Experience Translating Outdoor Work for the Stage, by Cecil Rowe
Date: March 2015
Location: Square d’Ajot, an open air parking lot in Port de Brest, France
It is a beautiful sunny morning. We are an excitable bunch, lined up on the parking lot, our relatively large 101’s (cardboard boxes big enough for us to clamber in and out of and also sturdy enough to double as work tables) are on the ground in front of us, having a go, at last, to run through a sequence, outdoors, that we had spent weeks rehearsing indoors.
We don’t have to wait long before the moment arrives; it’s time to push our boxes downstage, as it were, in front of us.
It’s not a pretty picture!
The somewhat pitted, gritty concrete surface of the parking lot, much to our chagrin, appears to turn our boxes into recalcitrant donkeys; some of them refusing to budge an inch, others rearing up into the air when encountering the tiniest obstruction in their path, yet others gliding along relatively smoothly for a while, only to jam to a sudden halt, sending its owner crashing into it, watching it buckle in front of our very eyes!
Time to go back to the drawing board!
Over the next few days the moves are reconfigured; boxes can only be pulled backwards! Then our grip on them is more assured and we can counter all the pitfalls that bedevil us when moving in the opposite direction.
As we withdraw, a little crestfallen, from the parking lot, little do we know that the show we are working on – BELONGING(s) – especially designed as an outdoor site-specific promenade piece of work – three years later will later evolve into Constructions of Thin Air, to be performed indoors only, on more conventional stages.
Date: October 2017
Locations: 101 Outdoor Arts Creation Space, Thatcham, England
We are beginning the process of adapting Act 1 of BELONGING(s) for the stage, and now that we are assured of a reasonably smooth dance floor in a theatre, guess what, we can finally move our boxes forward again. In fact, we can move them in almost any direction we like, much to the delight of Maresa, who promptly incorporates moves that would simply have been out of the question outdoors.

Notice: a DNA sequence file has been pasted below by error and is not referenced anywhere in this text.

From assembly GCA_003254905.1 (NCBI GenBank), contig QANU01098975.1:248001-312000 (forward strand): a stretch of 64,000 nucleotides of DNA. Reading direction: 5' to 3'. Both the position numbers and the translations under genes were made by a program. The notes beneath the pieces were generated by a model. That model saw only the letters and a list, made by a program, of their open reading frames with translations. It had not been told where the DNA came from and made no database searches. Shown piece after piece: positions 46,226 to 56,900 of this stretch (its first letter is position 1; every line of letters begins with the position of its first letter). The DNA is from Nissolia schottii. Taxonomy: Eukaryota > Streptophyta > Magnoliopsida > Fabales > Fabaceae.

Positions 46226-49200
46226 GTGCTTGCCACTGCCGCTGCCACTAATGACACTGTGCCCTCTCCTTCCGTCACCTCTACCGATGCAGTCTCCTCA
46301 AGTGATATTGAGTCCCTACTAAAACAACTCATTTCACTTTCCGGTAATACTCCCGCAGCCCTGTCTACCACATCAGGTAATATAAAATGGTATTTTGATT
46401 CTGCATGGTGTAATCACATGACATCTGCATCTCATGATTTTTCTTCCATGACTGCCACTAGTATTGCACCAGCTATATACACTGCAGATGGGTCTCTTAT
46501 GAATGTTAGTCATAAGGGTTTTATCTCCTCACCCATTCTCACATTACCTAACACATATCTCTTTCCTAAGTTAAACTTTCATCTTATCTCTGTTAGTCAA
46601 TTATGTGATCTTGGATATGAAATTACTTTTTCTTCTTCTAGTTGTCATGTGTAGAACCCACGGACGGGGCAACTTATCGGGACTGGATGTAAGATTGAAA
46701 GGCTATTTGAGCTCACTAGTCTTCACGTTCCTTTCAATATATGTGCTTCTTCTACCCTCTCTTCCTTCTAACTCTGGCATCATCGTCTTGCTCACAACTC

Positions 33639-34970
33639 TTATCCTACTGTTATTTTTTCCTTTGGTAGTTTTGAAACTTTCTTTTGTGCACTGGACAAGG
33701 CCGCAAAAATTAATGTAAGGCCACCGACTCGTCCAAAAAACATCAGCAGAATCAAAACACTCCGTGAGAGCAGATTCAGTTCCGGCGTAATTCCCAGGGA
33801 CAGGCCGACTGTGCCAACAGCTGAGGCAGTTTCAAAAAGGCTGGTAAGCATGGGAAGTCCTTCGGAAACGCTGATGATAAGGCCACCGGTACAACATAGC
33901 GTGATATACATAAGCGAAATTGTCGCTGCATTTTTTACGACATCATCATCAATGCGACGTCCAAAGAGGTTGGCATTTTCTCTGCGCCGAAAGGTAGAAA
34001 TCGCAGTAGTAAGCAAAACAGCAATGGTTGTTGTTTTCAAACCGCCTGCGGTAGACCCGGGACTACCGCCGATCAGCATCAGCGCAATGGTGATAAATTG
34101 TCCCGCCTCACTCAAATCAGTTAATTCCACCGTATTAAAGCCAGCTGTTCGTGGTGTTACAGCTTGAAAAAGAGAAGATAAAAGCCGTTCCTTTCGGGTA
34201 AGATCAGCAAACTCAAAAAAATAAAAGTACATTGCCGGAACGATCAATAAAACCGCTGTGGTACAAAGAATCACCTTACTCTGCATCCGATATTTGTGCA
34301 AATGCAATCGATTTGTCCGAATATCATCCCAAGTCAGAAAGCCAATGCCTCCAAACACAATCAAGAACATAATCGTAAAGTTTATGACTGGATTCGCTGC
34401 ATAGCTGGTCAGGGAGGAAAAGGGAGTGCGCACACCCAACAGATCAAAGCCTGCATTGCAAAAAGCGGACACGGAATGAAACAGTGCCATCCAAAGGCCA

As the example above illustrates, the surface on which a scene plays out has considerable implications when a show designed for performing outdoors is adapted for the stage.
As we begin to work on Act 2 of Constructions of Thin Air, dragging bodies across the stage develops into a major feature. The same sequence performed outdoors would result in the dancers being skinned alive! As it is, an extra layer of clothing is a prerequisite now for Act 2, if we are to avoid some seriously uncomfortable skid/skin burns!
Another feature of the new Act 2, is the building and subsequent demolition of walls made out of relatively lightweight cardboard boxes. This is another exercise that we tried in the R&D process for BELONGING(s), but the first zephyr of a breeze outdoors sent our entire wall tumbling to the ground.
So, what is it like to perform a piece originally designed to be seen outdoors in a conventional theatre space?
One of the interesting things about performing outdoors is that the field of vision for the audience is almost 180 degrees. There is a huge amount of visual material behind and to either side of us, that as a performer, you are in effect, competing with.
You have to fight for attention where there is much that can distract both you and the audience: the man taking his dog for a walk, who inadvertently wanders into the scene… the kids on scooters who come whizzing past, not in the least perturbed… or, as happened at a festival in France, an individual who dashed out of the blue into a scene, determined to launch into an improvised duet with someone halfway through a particularly poignant solo!
Back in the theatre of course, with no distractions to divert the audiences attention from the stage, the focus on the performance is much more concentrated.
I have had to face up to the fact that where, outdoors, I might have managed to get away with a minor mishap not being noticed in competition with all the stuff going on around me, the leeway for getting away with a mistake on the stage is much reduced!
But perhaps the most interesting difference between performing indoors as opposed to outdoors, is that perennial favourite topic of conversation in the UK: the weather!
Outdoors, the sun is your only light source and there’s no intermediary you can appeal to to fade it up or down or move it slightly sideways! And then, in Europe especially, the ever present potential threat of rain!
At a festival in Holzminden, Germany, one afternoon, the final part of Act 3 in BELONGING(s) played out against a leaden, glowering sky; the heavens opening just as a gust of wind caused a number of our discarded cardboard boxes to skitter across the riverbank we were performing on. It was a very special moment for cast and audience alike. Quite remarkably, we never had to cancel a show because of inclement weather.
But then, just a couple of weeks ago, I sat in the auditorium and watched as our lighting director tweaked the lights that now illuminate our new indoor bound Act 2, and I was amazed at the magic that no amount of sunlight could achieve.
So, which do I prefer – collaborating and performing in a piece indoors or outdoors?
All I can say at this point is that they are different, and that those differences really become apparent when a piece makes that transition from open air parking lot to four walls and a stage. For me, the jury is still out!